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The Somali community, especially those in Somalia, are crying foul over the latest directive by the US banks to cease cooperation with Hawalas money transfer system that is a source of livelihood for many in the war torn country.
This informal means of sending and receiving cash is known in Somali as Hawala, a mostly unregulated money transfer system that traditionally involved neither physical nor electronic exchange of funds.
The system is mainly used by many who do not have bank accounts and is often the only way to send money to Somalia where majority of people, many of whom have been displaced by war and famine, depend on money to survive.
Franklin Bank, which was the last US bank to do business with the Somali Hawalas, said it would stop dealing with all of them by the end of December.
The bank, which is under the management of Sunrise Community Banks, said it feared some of the money transferred through this system could end up funding terrorist activities like the al-Qaeda, al-Shabaab and other related militias operating in Somalia.
Since the September 11, 2001 attacks, Hawalas in the United States, have been required to conduct monetary transactions through formal banks to avoid this possibility.
In the month of October, two Somali women, Hawo Mohamed Hassan, 64, and Amina Farah Ali, 35, were convicted in a US court of collecting and funneling money to al-Shabaab in Somalia, highlighting the risks inherent in the system and raising the issue among Somalis over how best to reverse the decision by the US bank while abiding by the law.
The duo was later sentenced to various jail term sentences to serve as a lesson to others.
The two men were also accused of sponsoring most of the suicide bombers who came back to Mogadishu and carried out assassinations in government posts including attacks on African Union peacekeeping (AMISOM) bases.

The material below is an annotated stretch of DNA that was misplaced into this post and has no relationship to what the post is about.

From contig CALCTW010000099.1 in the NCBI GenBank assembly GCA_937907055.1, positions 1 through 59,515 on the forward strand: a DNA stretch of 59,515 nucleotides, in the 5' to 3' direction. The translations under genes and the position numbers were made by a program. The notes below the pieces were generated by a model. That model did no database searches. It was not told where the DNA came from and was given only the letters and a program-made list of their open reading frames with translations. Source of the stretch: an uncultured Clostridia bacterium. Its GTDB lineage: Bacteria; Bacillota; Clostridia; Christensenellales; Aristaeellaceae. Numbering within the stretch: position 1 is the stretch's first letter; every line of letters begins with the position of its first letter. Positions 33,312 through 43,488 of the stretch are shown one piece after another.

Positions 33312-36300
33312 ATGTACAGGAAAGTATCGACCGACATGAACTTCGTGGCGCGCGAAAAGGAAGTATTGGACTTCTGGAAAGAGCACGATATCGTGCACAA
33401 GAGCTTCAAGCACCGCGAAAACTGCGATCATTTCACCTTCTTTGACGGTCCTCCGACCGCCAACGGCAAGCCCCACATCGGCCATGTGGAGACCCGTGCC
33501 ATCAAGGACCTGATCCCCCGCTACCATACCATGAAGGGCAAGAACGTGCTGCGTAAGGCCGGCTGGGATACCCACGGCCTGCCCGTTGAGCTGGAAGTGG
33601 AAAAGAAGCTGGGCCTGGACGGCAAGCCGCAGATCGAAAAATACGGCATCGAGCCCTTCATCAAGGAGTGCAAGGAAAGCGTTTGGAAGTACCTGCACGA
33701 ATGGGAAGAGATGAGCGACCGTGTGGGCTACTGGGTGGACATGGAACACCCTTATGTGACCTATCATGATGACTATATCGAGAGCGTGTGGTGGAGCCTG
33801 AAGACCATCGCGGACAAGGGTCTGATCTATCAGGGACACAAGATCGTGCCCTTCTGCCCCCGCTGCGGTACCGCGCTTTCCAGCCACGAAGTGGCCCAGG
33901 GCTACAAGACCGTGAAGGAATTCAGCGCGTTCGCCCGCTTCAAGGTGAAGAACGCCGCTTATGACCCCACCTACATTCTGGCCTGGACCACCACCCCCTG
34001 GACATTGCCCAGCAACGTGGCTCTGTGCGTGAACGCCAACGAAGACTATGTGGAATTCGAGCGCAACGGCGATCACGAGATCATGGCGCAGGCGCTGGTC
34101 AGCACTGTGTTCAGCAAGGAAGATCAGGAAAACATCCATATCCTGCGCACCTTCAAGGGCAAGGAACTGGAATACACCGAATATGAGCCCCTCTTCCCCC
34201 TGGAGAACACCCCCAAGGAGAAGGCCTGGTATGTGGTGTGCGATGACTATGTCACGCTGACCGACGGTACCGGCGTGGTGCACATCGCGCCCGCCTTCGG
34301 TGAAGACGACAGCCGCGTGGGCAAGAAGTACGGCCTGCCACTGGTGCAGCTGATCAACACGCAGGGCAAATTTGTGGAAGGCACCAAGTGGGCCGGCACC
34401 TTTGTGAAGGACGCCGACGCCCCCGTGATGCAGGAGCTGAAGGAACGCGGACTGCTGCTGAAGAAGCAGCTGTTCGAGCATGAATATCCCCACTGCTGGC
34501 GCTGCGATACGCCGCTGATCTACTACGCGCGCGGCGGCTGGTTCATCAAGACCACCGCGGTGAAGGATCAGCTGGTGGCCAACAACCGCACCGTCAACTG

In Kenya, Hawalas don’t operate under any regulatory framework, and there are no official estimates of amounts transferred that have caused worry to the Kenyan government.
Some observers claim that remittances to Kenya from the Somali diaspora sent through Hawalas have fueled the tempo of Somali investment in real estate, land, businesses and trade, especially in Eastleigh area of Nairobi, the capital of Kenya.
A spot check conducted by Somalia Report in Mogadishu showed that the Somali community are not pleased with the banks suspending its services to Hawalas.
“If the US banks suspend the business dealing with the Hawalas then that means there will be delays in sending and receiving money,” a Hawala operator in Mogadishu told Somalia Report.
“The money being sent mostly from Europe and US serves as the source of hope and livelihood to these people and therefore the banks and the US administration needs to analyze this issue,” added the Hawala operator.
Economist Hamza Sharif argues that the latest US bank directives will affect a larger Somali population who depend on money from relatives abroad.
“The livelihood of Somalis is at stake here and therefore there is a need for a wider consultation and let the US government control the cash. For twenty years Somalis have fled the war and are living in US, UK, Canada and the larger Europe as registered immigrants and therefore the US banks need to rethink before suspending its services to Hawalas,” Jimale Yare, a Somali Affairs analyst, told Somalia Report.
Interestingly, in the month of September, even the United States Agency for International Development used Hawalas to deliver aid to hunger-stricken Somalis living in al-Shabaab controlled areas.
The organization distributed food vouchers to the drought victims who use them to buy food from traders who in turn exchange the vouchers for cash later on by using certain identified Hawala contacts.